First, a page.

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Edited:

I am wondering if the two sentences below mean the same and can be used interchangeably:

1.a. How far is it from the Earth to the moon?
1.b. How far is the Earth from moon?
(Asks a child from their father.)

If the don't, then please explain the reason to me.

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  • 1
    Asks a child to their father.
    – Mari-Lou A
    May 18, 2020 at 7:08
  • An article is missing in 1.b
    – Mari-Lou A
    May 18, 2020 at 7:10
  • Wasn't it better to say: "asks their father a child" @Mari-Lou A?
    – A-friend
    May 18, 2020 at 8:02
  • 1
    That is not an English sentence, why are you putting the subject at the end of the sentence. It's SVO = A child asks their father, is the simplest and best word order.
    – Mari-Lou A
    May 18, 2020 at 8:04

1 Answer 1

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1.a. How far is it from the Earth to the moon?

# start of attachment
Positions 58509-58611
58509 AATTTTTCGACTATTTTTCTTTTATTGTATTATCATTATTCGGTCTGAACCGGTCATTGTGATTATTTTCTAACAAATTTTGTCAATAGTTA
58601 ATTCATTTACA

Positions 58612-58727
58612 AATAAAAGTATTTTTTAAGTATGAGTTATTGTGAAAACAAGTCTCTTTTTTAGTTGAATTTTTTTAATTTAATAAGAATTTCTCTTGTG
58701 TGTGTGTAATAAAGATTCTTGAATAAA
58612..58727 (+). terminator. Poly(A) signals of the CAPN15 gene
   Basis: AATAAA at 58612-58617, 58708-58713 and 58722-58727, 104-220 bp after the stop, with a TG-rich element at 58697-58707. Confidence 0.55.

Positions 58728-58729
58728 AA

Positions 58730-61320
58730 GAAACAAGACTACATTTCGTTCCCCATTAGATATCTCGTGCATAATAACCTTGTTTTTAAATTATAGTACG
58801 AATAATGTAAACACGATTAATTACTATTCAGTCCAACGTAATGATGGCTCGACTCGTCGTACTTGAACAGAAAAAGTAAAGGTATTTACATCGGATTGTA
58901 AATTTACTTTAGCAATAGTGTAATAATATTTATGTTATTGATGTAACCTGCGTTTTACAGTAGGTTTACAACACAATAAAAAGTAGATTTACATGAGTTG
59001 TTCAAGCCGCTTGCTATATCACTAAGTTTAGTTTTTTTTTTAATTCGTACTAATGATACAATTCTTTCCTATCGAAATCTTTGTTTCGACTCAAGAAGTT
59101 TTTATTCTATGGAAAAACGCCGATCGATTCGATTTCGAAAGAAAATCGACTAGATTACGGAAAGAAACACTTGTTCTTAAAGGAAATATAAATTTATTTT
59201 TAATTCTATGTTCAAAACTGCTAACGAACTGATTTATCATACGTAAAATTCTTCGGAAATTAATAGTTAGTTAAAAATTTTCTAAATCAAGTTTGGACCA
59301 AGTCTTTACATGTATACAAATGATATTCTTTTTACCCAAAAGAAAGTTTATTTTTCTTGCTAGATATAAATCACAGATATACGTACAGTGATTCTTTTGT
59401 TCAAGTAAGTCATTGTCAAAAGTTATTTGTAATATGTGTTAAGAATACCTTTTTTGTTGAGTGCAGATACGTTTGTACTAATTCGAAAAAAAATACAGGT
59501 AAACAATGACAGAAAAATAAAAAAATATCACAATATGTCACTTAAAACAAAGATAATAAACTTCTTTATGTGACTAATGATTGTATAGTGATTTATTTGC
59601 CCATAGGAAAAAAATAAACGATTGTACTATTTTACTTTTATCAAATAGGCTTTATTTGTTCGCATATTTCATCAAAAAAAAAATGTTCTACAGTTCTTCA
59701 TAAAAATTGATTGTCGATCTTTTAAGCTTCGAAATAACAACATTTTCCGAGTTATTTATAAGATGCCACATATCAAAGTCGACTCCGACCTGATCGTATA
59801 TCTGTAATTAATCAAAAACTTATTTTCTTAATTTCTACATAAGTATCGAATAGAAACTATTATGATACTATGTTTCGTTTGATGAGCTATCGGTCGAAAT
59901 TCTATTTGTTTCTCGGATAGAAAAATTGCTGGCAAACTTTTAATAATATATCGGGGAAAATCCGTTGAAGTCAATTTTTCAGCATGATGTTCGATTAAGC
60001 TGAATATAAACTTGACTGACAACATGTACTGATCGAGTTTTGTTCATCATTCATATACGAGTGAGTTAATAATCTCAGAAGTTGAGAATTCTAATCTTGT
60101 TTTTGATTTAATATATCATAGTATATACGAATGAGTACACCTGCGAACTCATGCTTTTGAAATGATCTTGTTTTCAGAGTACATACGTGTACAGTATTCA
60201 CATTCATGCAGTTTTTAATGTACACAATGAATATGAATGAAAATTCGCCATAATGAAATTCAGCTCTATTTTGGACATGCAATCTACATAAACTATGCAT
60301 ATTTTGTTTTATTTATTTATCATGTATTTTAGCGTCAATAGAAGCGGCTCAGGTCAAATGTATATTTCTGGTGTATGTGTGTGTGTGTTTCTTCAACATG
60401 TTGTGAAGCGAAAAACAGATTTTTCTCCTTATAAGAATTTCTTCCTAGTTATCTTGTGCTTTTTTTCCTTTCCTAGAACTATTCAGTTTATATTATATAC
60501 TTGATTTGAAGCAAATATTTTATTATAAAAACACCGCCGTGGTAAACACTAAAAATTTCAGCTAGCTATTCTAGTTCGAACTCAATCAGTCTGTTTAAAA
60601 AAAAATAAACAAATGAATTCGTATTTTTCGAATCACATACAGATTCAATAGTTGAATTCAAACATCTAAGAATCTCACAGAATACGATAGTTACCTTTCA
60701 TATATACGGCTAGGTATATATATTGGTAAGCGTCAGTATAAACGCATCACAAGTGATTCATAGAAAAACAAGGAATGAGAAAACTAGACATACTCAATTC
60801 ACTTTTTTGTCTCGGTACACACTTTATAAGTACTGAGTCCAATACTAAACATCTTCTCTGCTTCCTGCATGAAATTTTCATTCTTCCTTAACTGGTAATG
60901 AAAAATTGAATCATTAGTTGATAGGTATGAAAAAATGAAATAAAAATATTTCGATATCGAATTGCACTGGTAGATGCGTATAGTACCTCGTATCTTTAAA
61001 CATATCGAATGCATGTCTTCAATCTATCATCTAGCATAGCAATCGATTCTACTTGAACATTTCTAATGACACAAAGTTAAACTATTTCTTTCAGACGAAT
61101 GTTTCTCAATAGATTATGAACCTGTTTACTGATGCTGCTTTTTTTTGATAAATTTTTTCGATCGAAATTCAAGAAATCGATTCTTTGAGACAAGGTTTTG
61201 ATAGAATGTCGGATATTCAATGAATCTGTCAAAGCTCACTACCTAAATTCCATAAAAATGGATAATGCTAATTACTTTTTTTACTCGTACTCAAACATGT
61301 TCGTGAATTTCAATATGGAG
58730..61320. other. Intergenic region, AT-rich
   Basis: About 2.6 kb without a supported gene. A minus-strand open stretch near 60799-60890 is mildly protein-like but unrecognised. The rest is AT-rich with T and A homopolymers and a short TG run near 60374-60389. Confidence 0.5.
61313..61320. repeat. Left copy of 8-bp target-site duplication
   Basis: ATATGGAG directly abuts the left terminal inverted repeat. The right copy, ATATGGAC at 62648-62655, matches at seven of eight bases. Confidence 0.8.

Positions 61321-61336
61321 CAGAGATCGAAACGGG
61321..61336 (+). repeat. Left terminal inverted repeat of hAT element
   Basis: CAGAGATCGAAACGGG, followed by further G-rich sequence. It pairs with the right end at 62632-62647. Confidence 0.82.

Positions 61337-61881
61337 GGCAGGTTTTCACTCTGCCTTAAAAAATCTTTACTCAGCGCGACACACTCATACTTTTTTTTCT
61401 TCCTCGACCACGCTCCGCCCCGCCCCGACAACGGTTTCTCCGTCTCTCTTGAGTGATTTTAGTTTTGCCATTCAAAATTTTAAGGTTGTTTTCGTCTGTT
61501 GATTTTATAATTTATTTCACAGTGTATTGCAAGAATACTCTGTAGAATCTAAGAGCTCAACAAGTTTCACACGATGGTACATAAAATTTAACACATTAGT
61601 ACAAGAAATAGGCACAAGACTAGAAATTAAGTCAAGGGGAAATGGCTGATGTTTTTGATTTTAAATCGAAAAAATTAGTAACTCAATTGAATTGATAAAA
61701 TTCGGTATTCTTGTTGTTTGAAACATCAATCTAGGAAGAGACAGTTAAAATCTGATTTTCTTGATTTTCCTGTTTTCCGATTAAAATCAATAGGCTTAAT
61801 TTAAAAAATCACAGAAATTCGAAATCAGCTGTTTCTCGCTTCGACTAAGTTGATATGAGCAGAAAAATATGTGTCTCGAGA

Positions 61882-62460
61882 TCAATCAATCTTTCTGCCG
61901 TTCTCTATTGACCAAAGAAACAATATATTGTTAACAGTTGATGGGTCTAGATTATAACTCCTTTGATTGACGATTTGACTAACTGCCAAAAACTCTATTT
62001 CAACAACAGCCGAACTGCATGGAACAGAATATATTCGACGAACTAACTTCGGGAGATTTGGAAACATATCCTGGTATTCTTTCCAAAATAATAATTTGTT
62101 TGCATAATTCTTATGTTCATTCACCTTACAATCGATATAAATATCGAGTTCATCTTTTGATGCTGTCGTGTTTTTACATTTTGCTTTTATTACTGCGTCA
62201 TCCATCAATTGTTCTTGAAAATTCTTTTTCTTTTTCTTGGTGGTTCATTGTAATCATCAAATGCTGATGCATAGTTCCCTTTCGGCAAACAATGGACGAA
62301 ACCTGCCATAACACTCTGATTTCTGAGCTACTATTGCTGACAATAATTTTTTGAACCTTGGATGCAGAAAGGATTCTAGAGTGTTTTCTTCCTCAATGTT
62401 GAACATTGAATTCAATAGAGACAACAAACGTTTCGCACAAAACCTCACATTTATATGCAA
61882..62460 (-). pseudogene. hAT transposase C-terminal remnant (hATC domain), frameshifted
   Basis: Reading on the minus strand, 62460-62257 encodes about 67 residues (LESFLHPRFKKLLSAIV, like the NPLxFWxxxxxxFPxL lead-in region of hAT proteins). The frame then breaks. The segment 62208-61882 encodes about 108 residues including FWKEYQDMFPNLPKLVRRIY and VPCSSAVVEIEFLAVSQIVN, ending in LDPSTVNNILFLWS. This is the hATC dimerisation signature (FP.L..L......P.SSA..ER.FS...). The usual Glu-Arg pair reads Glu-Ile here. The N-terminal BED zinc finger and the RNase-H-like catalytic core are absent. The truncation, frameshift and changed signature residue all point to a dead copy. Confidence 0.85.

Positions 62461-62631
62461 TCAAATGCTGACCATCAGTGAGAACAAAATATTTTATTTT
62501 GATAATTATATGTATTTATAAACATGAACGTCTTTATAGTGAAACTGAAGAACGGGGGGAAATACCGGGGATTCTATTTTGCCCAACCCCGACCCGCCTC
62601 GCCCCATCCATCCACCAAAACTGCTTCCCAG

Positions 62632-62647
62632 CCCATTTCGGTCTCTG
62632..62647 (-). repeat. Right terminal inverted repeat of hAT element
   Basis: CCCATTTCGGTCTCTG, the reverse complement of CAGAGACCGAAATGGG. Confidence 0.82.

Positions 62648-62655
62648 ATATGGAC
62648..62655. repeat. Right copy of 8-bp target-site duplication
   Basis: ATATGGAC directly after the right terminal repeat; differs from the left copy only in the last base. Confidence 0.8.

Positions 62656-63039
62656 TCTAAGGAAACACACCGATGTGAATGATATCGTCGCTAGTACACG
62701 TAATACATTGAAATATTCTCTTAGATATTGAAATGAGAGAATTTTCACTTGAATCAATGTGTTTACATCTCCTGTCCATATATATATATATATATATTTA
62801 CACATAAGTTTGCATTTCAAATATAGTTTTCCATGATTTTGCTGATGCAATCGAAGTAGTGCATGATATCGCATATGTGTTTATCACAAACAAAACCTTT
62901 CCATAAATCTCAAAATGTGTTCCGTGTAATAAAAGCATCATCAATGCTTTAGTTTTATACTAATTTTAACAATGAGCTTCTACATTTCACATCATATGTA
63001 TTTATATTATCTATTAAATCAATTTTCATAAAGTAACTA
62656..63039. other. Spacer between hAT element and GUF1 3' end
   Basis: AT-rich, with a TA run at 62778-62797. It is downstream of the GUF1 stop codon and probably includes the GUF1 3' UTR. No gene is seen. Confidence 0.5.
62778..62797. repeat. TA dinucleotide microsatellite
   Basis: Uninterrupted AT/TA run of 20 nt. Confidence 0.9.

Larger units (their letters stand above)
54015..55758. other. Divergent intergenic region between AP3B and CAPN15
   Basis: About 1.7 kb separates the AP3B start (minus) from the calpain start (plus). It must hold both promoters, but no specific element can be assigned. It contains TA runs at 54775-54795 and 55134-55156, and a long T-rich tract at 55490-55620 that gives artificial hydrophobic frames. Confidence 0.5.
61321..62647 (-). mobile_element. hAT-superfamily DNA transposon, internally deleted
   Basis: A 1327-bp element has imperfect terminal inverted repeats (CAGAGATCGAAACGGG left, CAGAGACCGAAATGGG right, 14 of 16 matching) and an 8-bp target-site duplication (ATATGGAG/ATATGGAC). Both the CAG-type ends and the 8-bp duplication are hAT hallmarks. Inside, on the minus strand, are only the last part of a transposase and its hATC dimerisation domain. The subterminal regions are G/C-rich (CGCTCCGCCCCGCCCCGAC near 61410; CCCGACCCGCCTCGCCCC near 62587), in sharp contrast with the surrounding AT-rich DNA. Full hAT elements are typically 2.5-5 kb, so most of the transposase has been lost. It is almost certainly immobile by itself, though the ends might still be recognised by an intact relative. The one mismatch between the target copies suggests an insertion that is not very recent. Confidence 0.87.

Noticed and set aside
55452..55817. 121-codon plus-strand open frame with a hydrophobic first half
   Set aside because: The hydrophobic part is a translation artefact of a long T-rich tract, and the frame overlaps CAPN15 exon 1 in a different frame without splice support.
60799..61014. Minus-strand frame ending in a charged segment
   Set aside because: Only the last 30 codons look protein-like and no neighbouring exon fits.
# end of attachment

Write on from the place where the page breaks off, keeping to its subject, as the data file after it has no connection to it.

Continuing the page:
1.b. How far is the Earth from the moon?

1.a. and 1.b. are pretty close to being identical. In practice, 1.a. would be more likely to be used if someone were planning to move something from the Earth to the Moon, or if someone were planning to travel from the Earth to the Moon.

For example "That astronaut is going to travel to the Moon." "Oh really? How far is it from the Earth to the Moon?"

"The Moon looks really small even thought it's not that close." "Oh really? How from is the Moon from the Earth?"

But I say the usages are "more likely" because in reality you could hear either sentence in either situation.

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